Illinois Gov. Pritzker Rails Against Trump Administration’s ‘Sick ‘Hunger Games’ ’ During COVID-19 Pandemic

Governor JB Pritzker
Amr Alfiky / Associated Press
Governor JB Pritzker
Amr Alfiky / Associated Press

Illinois Gov. Pritzker Rails Against Trump Administration’s ‘Sick ‘Hunger Games’ ’ During COVID-19 Pandemic

WBEZ brings you fact-based news and information. Sign up for our newsletters to stay up to date on the stories that matter.

Testifying before a Congressional panel, Democratic Illinois Gov. JB Pritzker on Wednesday called for a national mandate that everyone wear a face covering while in public as part of a broader federal strategy to help stem the spread of COVID-19.

In continuing his criticism of Republican President Donald Trump’s handling of the coronavirus pandemic, Pritzker presented a five-point national strategy in his testimony before the U.S. House Committee on Homeland Security on Examining the National Response to the Worsening Coronavirus Pandemic.

Pritzker’s comments focused on the struggles his administration faced in securing personal protective equipment such as ventilators, gowns, gloves and face coverings for medical professionals and essential workers — particularly in the early days of the pandemic. Pritzker has repeatedly called on the president to enact the Defense Production Act, which would force private sector companies manufacture supplies and distribute them to the Americans most in need.

What played out instead, Pritzker told the members of Congress, was a system in which his administration competed with other states and countries for the same supplies.

“In the midst of a global pandemic, states were forced to play some sort of sick Hunger Games game show to save the lives of our people,” Prtizker said. “This is not a reality TV show. These are real things that are happening in the United States of America in the year 2020.”

Pritzker recalled to the committee one instance in which a manufacturer told him that if Illinois increased its order for supplies, the state would move ahead of another potential customer who was also waiting on personal protective equipment.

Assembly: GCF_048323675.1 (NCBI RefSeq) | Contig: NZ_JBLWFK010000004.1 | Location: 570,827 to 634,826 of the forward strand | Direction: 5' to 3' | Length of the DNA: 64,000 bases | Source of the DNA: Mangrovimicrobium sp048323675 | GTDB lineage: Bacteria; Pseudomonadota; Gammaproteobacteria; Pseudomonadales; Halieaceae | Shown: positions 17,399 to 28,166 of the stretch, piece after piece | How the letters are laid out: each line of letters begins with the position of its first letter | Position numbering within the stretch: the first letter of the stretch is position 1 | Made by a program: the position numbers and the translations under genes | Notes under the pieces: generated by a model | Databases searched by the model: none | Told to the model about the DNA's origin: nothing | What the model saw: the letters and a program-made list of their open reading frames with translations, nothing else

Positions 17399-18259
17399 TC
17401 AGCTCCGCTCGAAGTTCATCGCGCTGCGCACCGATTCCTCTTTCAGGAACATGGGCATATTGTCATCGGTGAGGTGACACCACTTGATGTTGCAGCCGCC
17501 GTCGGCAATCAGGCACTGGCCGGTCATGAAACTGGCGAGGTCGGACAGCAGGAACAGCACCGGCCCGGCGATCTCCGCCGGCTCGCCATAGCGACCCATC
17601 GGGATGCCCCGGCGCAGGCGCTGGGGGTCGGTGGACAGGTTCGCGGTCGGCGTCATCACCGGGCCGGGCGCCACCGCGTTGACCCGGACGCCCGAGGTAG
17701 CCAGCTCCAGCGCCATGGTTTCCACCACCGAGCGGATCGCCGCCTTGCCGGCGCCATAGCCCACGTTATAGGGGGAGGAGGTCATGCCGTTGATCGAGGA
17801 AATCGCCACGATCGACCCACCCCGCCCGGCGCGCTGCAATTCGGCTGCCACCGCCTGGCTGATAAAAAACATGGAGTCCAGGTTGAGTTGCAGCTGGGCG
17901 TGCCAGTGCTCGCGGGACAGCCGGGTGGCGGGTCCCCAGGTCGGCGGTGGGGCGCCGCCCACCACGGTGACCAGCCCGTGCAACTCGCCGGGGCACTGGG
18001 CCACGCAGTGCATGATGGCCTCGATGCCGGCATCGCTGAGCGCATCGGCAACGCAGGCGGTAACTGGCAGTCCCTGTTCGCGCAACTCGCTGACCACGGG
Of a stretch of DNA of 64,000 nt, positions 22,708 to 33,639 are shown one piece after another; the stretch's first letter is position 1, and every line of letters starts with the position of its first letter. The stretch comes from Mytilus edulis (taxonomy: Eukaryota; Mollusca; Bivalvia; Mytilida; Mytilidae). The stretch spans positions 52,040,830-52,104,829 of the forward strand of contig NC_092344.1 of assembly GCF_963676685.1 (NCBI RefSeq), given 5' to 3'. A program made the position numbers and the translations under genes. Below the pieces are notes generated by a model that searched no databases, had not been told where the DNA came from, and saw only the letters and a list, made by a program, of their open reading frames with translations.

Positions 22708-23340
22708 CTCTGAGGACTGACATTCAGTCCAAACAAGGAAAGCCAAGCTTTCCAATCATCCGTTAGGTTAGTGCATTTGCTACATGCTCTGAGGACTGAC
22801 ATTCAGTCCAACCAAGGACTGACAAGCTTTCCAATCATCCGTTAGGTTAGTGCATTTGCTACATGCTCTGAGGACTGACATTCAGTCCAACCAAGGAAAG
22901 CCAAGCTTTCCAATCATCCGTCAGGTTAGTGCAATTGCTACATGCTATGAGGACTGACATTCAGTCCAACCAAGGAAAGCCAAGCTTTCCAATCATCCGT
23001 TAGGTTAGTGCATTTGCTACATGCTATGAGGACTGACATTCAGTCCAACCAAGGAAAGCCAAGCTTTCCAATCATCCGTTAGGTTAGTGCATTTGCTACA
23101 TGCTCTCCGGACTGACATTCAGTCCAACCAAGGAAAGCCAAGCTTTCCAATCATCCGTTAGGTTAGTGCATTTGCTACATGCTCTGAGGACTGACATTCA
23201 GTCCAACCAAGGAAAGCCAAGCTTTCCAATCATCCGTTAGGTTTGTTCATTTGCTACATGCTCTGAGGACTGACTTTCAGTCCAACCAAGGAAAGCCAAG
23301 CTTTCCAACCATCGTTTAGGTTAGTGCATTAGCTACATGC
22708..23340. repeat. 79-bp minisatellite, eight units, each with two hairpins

“In an environment in which we have a pandemic, people are dying, I’m having to make decisions based on some businessperson’s desire for a greater profit,” Pritzker testified. “So that was very troubling.”

Pritzker also called for the federal government to increase its support of testing for COVID-19 and contact tracing, and even suggested that could mean the feds impose other public health guidelines and restrictions that every state must follow, though Pritzker didn’t list specifics.

He also called on Congress to approve more money for state and local governments’ budgets to address the dramatic revenue shortage and increased health spending that has occurred since the beginning of the pandemic. Pritzker said that money would help stave off layoffs of first responders and essential services that are needed as the pandemic continues.

Governors, mayors and local leaders across the country have been clamoring for Congress to send them money to prop up their budgets, many of which have been devastated by COVID-19-related economic shut-downs. But Democrats and Republicans have so far failed to break through their political differences and pass such an aid package.

Pritzker also wants to see clarity on insurance coverage for COVID-19 testing and funding for the National Guard ahead of a possible second wave of the coronavirus in Illinois.

And he criticized Trump’s treatment of the federal Centers for Disease Control and Prevention, saying that the CDC has been “muzzled” by the president. Pritzker cited Trump’s recent criticism of the new CDC guidance for reopening schools this year.

“I was so frustrated to see the president just sort of pronounce that, ‘Well, everybody should open their schools.’ Well, great. Please, please provide us with the kind of guidance that will help us do that,” Pritzker said.

While the hearing was void of fireworks, partisanship was on full display as House Republicans criticized the remote nature of the hearing, meeting via video conferencing as opposed to in-person.

U.S. Rep. Dan Crenshaw, R-Texas, referred to “dishonesty” that he’d heard during the hearing, without explicitly calling out Pritzker.

Tony Arnold covers Illinois politics for WBEZ. Follow him @tonyjarnold.